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Guidelines for Ritza’s technical editors

Ritza’s editors are usually the final stop for our content before it’s delivered to the client.

The editor is responsible for ensuring all Ritza’s texts meet our minimum internal standards.

The writing we edit varies in style, tone, and technique, so the Ritza editor role is quite a particular one. To ensure consistency, our work encompasses proofreading, copy-editing, and some elements of mechanical and substantive editing.

Production timelines can be unpredictable, so our editors are likely to work under some pressure to meet deadlines.


The Ritza brand depends on an editorial approach that is more heavy handed than many other publishers. In addition to the standard expectations of technical editors (outlined below), our editors must:

  • Work fast.
  • Delete without fear: Be ruthless with fluff phrases, empty adjectives, repetition.
  • Tighten and shorten wording; replace phrases with single words wherever possible.
  • Rewrite cumbersome, unclear, or ambiguous sentences. This may require checking in with the writer.
  • Focus on clarity and ease of reading as much as grammatical accuracy.

Ritza editors are expected to restructure sentences, paragraphs, or sections of a text when necessary.

The Ritza editor’s proofreading cheat sheet

These are the basics that need to be checked in every text:

  • Punctuation
  • Inline code in backticks
  • Always add a comma after an introductory clause
  • Always use an Oxford comma
  • Use double quotation marks
  • Abbreviations
  • Always replace Latin abbreviations with the appropriate English phrases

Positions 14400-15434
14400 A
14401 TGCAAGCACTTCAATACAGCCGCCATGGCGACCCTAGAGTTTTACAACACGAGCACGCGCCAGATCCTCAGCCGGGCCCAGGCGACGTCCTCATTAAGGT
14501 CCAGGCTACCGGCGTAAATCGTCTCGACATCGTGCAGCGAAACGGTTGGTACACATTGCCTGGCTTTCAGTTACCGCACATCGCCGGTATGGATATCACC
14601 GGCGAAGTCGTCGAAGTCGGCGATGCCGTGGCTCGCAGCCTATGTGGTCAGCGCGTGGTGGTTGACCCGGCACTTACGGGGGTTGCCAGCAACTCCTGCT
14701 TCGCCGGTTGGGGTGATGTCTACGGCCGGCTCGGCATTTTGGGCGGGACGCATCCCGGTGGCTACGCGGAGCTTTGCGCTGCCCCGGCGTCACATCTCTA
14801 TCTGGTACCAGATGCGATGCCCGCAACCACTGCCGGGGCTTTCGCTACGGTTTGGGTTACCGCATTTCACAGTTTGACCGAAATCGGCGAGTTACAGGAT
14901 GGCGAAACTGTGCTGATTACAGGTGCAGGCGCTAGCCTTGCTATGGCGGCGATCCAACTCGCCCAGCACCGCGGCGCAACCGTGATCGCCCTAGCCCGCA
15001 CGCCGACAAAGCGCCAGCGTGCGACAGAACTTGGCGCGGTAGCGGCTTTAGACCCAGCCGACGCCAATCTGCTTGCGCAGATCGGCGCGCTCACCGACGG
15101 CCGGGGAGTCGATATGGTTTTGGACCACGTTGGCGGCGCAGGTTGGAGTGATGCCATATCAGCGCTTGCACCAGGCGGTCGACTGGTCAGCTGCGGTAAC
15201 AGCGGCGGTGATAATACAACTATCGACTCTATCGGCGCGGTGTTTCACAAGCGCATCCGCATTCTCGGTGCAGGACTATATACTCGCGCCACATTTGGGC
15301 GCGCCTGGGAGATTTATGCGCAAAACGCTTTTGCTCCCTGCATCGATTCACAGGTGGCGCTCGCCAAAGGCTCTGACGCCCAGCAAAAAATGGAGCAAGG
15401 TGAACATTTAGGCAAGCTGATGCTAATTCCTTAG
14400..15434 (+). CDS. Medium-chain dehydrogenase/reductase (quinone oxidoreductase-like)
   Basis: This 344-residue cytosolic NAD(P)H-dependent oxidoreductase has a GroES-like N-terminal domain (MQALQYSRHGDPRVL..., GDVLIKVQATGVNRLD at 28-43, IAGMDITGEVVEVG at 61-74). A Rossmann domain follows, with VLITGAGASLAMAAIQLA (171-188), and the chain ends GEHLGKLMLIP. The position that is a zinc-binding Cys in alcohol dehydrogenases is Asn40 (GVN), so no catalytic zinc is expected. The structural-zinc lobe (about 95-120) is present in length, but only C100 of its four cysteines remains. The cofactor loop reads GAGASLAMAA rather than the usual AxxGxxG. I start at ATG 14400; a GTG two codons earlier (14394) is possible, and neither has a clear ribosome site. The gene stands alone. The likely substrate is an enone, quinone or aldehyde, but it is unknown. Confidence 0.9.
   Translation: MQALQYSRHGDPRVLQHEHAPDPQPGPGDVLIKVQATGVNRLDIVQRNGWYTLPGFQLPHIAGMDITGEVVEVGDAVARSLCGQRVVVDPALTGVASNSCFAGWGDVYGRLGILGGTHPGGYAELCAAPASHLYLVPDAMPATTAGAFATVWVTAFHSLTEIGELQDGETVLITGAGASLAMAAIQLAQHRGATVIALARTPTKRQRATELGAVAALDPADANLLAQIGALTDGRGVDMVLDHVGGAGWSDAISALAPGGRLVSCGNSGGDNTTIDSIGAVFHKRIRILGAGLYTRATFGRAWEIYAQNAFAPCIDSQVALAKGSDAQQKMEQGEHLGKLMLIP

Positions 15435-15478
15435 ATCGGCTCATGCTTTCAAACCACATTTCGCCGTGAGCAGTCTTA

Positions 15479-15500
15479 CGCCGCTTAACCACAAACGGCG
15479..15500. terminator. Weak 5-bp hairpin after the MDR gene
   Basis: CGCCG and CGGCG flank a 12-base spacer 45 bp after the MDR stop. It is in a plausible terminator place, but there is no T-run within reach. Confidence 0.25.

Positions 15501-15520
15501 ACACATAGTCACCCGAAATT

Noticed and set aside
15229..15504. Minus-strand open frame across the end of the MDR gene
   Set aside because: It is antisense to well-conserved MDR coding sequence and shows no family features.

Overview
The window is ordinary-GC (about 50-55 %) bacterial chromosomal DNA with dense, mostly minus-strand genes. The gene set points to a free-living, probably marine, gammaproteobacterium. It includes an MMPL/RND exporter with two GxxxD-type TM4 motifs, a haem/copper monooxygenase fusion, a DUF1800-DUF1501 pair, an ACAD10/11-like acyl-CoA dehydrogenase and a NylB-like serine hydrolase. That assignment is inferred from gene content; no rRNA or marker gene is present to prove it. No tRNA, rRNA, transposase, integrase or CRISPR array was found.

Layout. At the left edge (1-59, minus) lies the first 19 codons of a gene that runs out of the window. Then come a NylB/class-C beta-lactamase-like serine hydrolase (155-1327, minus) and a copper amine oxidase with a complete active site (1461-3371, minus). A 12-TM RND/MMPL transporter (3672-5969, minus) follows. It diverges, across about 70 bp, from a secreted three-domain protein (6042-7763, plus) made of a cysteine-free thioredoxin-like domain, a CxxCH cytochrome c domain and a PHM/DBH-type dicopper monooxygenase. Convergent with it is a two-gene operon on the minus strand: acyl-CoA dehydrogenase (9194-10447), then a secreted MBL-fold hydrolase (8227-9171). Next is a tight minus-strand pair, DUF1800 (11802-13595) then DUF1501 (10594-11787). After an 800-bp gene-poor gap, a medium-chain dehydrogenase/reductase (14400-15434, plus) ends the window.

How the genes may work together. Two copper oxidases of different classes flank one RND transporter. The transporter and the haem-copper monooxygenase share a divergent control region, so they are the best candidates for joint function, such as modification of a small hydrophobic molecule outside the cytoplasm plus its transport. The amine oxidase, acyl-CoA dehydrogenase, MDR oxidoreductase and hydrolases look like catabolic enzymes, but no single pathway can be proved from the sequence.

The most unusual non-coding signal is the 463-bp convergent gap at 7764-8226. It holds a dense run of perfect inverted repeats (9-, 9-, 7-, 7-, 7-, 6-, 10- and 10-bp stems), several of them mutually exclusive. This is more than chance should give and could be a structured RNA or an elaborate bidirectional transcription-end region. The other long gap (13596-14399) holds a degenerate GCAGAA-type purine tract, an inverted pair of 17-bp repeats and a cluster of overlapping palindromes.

• Brand names
  • Check brand names with unusual capitalization conventions
  • Make sure brand names are used correctly
  • Links
  • Check all internal and external links

Standard expectations of editors

Here's an outline of our standard expectations of the technical editor:

  • Familiarize yourself with the requirements of the client the content is produced for. If the client has a style guide, we’ll do our best to provide a link to it. In the absence of a style guide, visit the client’s website to establish what their style preferences are. Pay particular attention to:
  • Whether content is produced in American English (AE) or British English (BE). If there is no style guide or the website doesn’t give clarity, default to American English.
  • How titles, headings, and subheadings are capitalized.
  • Whether or not they use the Oxford comma.
  • Whether they use ~ise or ~ize – this isn’t as straightforward as it should be. Content produced in AE will consistently use ~ize, but content produced in BE could use either.
  • The Ritza style guide will also help you make editorial choices.
  • Double check all brand names mentioned in the text and ensure that they are capitalized according to that brand’s specifications.
  • Ritza has a list of brand names that use unconventional capitalization practices, but it is by no means exhaustive. Please feel free to add to it if you’d like to.
  • Ensure spelling, hyphenation, capitalization, presentation of lists and tables, spacing, and heading styles are consistent.
  • Correct all grammatical errors and incorrect word use.
  • Remove tautological or filler words and phrases.
  • Fix repetitions.
  • Correct expressions used incorrectly.